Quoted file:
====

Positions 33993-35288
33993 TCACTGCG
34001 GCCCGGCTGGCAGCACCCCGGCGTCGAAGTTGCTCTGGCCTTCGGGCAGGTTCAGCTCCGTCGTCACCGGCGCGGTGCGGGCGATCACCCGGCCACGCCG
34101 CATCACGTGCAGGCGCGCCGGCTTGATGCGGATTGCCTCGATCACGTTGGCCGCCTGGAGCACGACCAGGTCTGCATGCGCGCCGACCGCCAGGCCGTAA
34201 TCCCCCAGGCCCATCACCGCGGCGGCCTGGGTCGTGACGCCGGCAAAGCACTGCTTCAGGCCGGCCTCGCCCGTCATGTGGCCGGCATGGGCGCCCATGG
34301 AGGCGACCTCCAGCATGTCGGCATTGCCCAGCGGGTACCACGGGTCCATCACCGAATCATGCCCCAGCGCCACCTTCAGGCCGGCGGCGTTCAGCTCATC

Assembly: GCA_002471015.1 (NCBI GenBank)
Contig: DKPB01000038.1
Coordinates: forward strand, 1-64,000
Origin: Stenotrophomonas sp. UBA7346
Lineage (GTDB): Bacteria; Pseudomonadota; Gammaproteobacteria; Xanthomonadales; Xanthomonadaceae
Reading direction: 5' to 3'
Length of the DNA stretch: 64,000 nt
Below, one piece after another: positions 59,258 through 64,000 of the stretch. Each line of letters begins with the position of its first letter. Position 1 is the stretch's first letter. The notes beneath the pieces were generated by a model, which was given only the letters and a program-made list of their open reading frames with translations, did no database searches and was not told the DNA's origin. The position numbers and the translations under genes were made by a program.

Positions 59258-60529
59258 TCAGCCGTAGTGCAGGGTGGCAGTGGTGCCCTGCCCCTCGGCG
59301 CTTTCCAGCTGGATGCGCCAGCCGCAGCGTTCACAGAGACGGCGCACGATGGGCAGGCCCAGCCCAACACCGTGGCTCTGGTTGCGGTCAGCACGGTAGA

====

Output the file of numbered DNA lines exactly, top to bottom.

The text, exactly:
Positions 33993-35288
33993 TCACTGCG
34001 GCCCGGCTGGCAGCACCCCGGCGTCGAAGTTGCTCTGGCCTTCGGGCAGGTTCAGCTCCGTCGTCACCGGCGCGGTGCGGGCGATCACCCGGCCACGCCG
34101 CATCACGTGCAGGCGCGCCGGCTTGATGCGGATTGCCTCGATCACGTTGGCCGCCTGGAGCACGACCAGGTCTGCATGCGCGCCGACCGCCAGGCCGTAA
34201 TCCCCCAGGCCCATCACCGCGGCGGCCTGGGTCGTGACGCCGGCAAAGCACTGCTTCAGGCCGGCCTCGCCCGTCATGTGGCCGGCATGGGCGCCCATGG
34301 AGGCGACCTCCAGCATGTCGGCATTGCCCAGCGGGTACCACGGGTCCATCACCGAATCATGCCCCAGCGCCACCTTCAGGCCGGCGGCGTTCAGCTCATC

Assembly: GCA_002471015.1 (NCBI GenBank)
Contig: DKPB01000038.1
Coordinates: forward strand, 1-64,000
Origin: Stenotrophomonas sp. UBA7346
Lineage (GTDB): Bacteria; Pseudomonadota; Gammaproteobacteria; Xanthomonadales; Xanthomonadaceae
Reading direction: 5' to 3'
Length of the DNA stretch: 64,000 nt
Below, one piece after another: positions 59,258 through 64,000 of the stretch. Each line of letters begins with the position of its first letter. Position 1 is the stretch's first letter. The notes beneath the pieces were generated by a model, which was given only the letters and a program-made list of their open reading frames with translations, did no database searches and was not told the DNA's origin. The position numbers and the translations under genes were made by a program.

Positions 59258-60529
59258 TCAGCCGTAGTGCAGGGTGGCAGTGGTGCCCTGCCCCTCGGCG
59301 CTTTCCAGCTGGATGCGCCAGCCGCAGCGTTCACAGAGACGGCGCACGATGGGCAGGCCCAGCCCAACACCGTGGCTCTGGTTGCGGTCAGCACGGTAGA